Monday, March 15, 2010

Holding the nation in tizzy over the Women’s Bill

'Indian Parliament Hullabaloo' was the name of the game that ministers in the Parliament dramatized, when the ruling party announced 33% reservations for women in Parliament. And it goes without saying that the Women's bill is a proud endeavor of the government in power - reinforcing its commitment to the nation - more so the dream of Congress President Sonia Gandhi who was hell-bent on passing the Women’s bill come-what-may.

In spite of the violent and rowdy conduct and criticism demonstrated by the opposition parties inside the Parliament house, the Women's bill finally saw the light of the day and will eventually be written in the Constitution.

The ‘Common-Man’ asks many questions
Now doesn't all this look so good....what a rosy presentation made by bureaucrats, who assure 33% mandatory women representation in the Parliament house. Makes some women and men go Wow!!!

But but but…..with all the déjà vu created over the bill, there are many questions unanswered and the so-called aam-aadmi (common-man) needs answers to them; Does this bill guarantee discrimination among women at the grassroots level?; Does this bill justify the rules and laws on gender equality?; Isn’t this bill doing injustice to a person who is more talented and fit for the job?

Additionally, Isn’t this bill creating a divide among the elite women and the women from rural areas?; Isn’t this bill giving easy entry for patni/ bahu/ beti (wife/ daughter-in-law/ daughter) of politicians (dead or live)?; How do Dalit, tribal and underprivileged women apply for these powerful ministerial positions?; Wouldn’t this bill lead to men labeling women as minority and weaker sex?, among others.

Women left to still compete with women
Except for a few citizens, everyone is giving this bill a thumbs-up for its positive impact on women empowerment. But coming to look at it with a magnifying glass, we are simply making a hypocritical and superficial reform by simultaneously talking about gender equality and women reservations…all in the same breath.

A place of work, whether a corporate house, a religious place, Parliament house, a public sector company, must hire people for their hard work, talent, skills, competitive spirit and attitudes…..irrespective of their sex, religion, or family background. More so, because the Parliament House is an important and integral part of the Indian Constitution and sets laws for smooth functioning of this country. The Parliament indeed is a responsible house which takes care of a billion of India’s population.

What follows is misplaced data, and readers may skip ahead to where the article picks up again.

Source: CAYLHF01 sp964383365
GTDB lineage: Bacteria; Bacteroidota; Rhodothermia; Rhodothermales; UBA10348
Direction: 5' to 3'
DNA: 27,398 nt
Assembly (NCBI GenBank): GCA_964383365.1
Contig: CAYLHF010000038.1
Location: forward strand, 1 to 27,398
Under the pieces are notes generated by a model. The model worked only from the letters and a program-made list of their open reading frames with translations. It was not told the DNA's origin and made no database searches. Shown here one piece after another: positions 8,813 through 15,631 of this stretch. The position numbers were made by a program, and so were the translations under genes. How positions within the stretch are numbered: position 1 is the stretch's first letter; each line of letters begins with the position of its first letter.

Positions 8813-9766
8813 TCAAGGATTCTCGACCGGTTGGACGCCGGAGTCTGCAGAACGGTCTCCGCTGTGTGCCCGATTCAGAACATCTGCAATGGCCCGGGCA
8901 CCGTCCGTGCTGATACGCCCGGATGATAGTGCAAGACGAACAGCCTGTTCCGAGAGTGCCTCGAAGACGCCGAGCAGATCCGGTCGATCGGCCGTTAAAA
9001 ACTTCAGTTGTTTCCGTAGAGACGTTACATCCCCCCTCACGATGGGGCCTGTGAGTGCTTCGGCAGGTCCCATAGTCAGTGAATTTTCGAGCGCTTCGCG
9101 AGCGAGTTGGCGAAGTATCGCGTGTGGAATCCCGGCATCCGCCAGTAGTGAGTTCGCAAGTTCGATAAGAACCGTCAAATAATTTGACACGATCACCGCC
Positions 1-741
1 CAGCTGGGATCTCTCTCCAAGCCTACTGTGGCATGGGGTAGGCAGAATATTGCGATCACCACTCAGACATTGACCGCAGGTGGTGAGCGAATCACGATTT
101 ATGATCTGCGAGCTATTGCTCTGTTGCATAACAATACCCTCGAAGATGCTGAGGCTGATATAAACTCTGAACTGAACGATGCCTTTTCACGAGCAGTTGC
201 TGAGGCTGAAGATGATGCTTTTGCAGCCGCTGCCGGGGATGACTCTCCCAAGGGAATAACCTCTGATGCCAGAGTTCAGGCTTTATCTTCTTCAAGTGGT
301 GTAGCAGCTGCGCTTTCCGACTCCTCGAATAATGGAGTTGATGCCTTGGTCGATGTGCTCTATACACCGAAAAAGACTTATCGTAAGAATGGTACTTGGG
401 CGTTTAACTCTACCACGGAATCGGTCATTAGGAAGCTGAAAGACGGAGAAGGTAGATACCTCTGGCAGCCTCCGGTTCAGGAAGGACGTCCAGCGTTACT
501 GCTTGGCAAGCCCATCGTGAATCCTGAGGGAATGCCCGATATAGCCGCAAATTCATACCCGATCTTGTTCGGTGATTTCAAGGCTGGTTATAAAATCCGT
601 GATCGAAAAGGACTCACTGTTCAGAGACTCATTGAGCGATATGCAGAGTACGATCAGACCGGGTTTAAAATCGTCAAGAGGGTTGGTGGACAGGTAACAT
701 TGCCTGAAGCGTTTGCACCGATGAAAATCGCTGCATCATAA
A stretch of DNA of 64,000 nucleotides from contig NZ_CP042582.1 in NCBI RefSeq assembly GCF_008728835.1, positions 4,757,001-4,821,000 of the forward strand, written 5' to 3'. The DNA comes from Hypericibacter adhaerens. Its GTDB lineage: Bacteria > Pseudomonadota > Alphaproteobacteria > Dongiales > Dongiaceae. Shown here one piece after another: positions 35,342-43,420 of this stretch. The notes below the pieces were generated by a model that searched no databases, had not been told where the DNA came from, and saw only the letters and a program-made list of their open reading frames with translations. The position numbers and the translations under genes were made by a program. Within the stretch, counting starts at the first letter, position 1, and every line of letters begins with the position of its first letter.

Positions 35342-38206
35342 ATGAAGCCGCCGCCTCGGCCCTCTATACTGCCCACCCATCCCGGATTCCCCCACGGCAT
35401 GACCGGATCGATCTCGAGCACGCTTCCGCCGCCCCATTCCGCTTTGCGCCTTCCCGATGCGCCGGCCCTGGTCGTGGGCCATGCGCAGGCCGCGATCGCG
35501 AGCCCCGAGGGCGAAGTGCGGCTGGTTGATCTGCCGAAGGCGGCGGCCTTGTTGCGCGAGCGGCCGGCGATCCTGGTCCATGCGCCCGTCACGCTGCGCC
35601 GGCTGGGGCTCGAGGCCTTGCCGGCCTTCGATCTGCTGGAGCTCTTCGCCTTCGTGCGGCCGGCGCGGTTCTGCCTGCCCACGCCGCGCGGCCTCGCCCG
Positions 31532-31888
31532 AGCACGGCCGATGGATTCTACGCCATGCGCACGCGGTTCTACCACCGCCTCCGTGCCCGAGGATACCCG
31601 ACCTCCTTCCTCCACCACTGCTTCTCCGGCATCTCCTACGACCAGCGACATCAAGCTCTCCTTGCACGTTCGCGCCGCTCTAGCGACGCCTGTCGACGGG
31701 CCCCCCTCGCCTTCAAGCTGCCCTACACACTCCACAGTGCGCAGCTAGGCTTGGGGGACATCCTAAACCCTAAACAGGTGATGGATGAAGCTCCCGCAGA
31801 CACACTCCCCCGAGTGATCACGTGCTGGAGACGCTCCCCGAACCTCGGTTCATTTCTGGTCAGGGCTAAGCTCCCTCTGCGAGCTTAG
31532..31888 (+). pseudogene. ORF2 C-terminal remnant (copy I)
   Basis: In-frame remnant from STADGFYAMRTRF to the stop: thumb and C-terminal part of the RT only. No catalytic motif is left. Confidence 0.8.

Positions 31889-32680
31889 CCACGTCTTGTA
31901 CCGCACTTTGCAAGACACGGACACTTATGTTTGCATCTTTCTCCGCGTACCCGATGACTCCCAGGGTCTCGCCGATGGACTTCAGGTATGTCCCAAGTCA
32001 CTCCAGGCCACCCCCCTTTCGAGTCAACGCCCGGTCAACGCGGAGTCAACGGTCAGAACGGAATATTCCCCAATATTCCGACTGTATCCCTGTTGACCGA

Simply because a women is a women, she shouldn’t be given a job at a position of power. She needs to be absorbed based on the competitive advantage she possesses over her counterparts. This way she will gain respect from her male counterparts and she will be taken far too seriously, rather than being treated as someone who is elected through quotas. Besides this, a women selected based on her merits is more confident and this conviction will directly ooze out in her work.

Attitudinal reform a must
It is very important that we change the mindset of people towards women. Mere changing of laws will not solve any problem…in fact women will further be marginalized and will be considered backward. The root of this problem starts when the girl child (especially in villages and small towns) is deprived of her rights to education & health; and when an adult women is abused, raped, paid lower wages compared to her male counterparts; and the mother of all of it is when parents treat the girl child as a ‘Bhoj’ (an unpleasant responsibility). Discrimination begins from the time she is born and the prejudice continues until her death. 

Reservations in Panchayats are worth the effort….because there women compete with people belonging to the same faith, speaking the same language and people who are as backward and underprivileged as she is. However in a cosmopolitan society that we live in, we need to give the right candidate the job, because if this is not done then we’ll have women with political lineages occupying seats not really meant for them.

In the real world, detractors are waiting for women to falter and prove her wrong. And getting people without the right credentials onboard will result in women being tamed and subservient to the entire system.

Finally, let me leave you with this quote by Clara Boothe Luce, American playwright and politician, who advocates, “Because I am a woman, I must make unusual efforts to succeed. If I fail, no one will say, ‘She doesn’t have what it takes.’ They will say, ‘Women don’t have what it takes.’”

Lastly all I can say is that we need to first change the mindset and bring about an attitudinal reform, which consequentially will translate into smooth and successful implementation of laws.

Before I sign out, as I always say take very good care of yourself and God Bless!